The link between physical activity levels and chronic health conditions is being investigated by researchers at Manchester Metropolitan University.

Physical activity has significant health benefits for the heart, body and mind. It can prevent chronic diseases as well as protect mental health and overall wellbeing. The World Health Organization report that people who are insufficiently active have a 20-30 per cent increased risk of death.

But according to the National Institute for Health and Care Excellence, physical inactivity costs the NHS in the UK round £1 billion per year.

Dr Gallin Montgomery, lead researcher and Lecturer in Sport and Exercise Biomechanics at Manchester Metropolitan University Institute of Sport, and Dr Will Evans, Senior Lecturer in Exercise Physiology at The University of Sunderland, aim to follow the physical activity levels of 10,000 people in the UK using their smart phone data to identify those who are at risk of low activity and support them in becoming more active and ultimately healthier.

Dr Montgomery said: “Physical activity can help people to prevent and manage more than 20 chronic health conditions, such as heart disease, stroke, type-two diabetes, obesity, as well as many musculoskeletal conditions, such as osteoporosis and arthritis.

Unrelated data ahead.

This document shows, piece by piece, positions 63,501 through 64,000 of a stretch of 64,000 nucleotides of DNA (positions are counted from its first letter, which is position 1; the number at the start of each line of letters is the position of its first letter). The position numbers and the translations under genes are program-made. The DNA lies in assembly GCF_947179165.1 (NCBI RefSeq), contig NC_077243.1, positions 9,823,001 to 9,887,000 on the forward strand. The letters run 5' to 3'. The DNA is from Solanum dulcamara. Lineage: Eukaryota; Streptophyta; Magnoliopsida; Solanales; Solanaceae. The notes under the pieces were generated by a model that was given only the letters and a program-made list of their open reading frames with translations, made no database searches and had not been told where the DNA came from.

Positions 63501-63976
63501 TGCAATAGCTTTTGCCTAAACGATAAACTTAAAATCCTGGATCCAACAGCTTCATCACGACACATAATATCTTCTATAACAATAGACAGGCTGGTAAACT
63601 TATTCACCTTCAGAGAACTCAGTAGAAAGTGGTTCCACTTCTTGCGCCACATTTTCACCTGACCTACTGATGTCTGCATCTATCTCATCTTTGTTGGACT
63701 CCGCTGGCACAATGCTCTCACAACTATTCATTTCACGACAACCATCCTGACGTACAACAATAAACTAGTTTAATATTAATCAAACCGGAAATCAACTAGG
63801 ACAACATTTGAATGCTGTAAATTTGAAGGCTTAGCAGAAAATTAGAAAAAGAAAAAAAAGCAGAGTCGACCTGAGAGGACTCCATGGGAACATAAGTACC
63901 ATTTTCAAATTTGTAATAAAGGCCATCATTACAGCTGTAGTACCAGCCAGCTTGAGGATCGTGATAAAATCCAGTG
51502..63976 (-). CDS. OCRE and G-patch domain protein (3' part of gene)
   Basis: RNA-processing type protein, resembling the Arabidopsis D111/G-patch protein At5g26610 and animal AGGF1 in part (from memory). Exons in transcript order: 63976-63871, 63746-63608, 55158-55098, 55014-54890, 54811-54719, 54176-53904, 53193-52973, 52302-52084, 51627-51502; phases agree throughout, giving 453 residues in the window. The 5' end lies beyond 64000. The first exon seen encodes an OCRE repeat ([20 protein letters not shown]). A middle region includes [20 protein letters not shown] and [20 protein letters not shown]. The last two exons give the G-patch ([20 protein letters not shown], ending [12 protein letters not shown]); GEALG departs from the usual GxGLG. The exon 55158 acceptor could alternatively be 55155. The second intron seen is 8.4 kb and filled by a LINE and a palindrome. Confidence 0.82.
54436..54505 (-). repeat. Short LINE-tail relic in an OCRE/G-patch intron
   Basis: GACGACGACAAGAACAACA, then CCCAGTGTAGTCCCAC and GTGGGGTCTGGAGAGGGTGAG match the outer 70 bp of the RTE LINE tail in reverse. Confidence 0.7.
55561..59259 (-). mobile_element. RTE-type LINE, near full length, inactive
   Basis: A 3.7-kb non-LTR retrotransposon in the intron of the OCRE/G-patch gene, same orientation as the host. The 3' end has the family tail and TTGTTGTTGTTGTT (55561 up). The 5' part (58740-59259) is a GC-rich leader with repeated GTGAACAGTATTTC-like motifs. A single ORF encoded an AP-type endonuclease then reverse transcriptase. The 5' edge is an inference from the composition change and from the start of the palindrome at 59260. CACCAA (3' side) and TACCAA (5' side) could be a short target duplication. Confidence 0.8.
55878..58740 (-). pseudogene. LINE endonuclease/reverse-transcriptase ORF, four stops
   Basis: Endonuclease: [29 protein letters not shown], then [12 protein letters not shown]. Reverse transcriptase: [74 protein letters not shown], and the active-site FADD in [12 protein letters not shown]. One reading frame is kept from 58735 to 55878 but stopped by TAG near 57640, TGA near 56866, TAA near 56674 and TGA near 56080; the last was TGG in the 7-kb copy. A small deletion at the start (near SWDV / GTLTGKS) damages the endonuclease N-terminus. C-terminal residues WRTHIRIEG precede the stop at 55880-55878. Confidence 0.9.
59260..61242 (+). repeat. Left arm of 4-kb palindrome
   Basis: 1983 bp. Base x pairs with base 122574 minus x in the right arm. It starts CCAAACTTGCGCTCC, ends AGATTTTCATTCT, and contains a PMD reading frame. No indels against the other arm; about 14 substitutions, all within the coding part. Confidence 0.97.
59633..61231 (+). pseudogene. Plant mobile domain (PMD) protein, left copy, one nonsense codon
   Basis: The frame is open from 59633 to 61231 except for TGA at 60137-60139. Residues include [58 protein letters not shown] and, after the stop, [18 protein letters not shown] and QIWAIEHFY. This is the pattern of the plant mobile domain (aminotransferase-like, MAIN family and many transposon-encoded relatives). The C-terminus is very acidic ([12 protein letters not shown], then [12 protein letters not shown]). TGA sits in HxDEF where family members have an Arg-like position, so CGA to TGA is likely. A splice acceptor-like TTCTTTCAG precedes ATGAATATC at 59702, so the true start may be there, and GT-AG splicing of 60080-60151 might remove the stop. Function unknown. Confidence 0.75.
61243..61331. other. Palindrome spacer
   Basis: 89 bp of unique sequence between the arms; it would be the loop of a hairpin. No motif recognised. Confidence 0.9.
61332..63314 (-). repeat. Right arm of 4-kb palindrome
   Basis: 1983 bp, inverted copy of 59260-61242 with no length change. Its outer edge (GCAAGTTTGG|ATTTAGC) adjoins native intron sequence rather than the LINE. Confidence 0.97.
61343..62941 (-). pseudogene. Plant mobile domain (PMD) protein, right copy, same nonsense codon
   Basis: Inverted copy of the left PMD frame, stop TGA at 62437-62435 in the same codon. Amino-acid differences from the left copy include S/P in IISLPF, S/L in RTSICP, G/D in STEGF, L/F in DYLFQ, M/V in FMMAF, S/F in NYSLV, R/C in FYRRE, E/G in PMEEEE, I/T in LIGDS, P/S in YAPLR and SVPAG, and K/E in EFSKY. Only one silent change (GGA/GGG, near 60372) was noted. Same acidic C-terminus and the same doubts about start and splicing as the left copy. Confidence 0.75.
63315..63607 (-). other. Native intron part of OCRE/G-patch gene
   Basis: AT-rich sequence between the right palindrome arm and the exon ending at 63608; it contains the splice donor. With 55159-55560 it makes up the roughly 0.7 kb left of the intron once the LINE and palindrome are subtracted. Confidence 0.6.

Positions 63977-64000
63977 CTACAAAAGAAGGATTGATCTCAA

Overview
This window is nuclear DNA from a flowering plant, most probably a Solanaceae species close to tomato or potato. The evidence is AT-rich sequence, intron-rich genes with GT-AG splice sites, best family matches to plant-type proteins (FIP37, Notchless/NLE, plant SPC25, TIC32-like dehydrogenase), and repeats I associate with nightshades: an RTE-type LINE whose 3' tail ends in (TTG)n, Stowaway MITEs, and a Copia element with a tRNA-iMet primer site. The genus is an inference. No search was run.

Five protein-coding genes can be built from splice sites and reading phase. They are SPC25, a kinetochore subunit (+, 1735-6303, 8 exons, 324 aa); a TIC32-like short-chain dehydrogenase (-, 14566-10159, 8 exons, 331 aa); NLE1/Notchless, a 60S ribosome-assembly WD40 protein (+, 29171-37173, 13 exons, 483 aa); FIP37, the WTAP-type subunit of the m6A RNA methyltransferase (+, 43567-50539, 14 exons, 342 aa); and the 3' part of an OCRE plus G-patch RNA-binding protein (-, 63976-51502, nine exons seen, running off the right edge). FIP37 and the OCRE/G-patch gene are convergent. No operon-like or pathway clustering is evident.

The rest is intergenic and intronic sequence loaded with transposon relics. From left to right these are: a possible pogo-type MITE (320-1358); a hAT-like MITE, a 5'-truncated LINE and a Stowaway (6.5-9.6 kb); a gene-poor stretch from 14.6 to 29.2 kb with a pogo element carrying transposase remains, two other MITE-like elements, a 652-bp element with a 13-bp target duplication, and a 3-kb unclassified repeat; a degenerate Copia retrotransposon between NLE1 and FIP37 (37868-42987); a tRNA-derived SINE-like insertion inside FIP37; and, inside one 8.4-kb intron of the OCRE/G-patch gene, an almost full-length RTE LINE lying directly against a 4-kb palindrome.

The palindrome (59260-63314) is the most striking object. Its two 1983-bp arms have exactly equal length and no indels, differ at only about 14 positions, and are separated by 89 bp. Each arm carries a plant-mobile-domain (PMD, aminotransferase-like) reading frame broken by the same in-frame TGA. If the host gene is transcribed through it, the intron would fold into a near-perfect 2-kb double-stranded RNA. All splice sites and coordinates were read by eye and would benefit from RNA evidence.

“It is important to identify those people who are doing little activity, as we predict that these will be the people who can benefit the most from being more active, such as those with chronic conditions. Many people with these conditions think that they can’t or shouldn’t exercise but there is always something you can do.

“So much research has tried to account for physical activity levels whilst looking at health metrics but don’t accurately measure its participants’ activity. We want to look at people’s self-reported health measures and accurately record the amount of activity they are doing to see the relationship between health and physical activity in the UK population – we want to know who is at risk and how can we make them healthier.”


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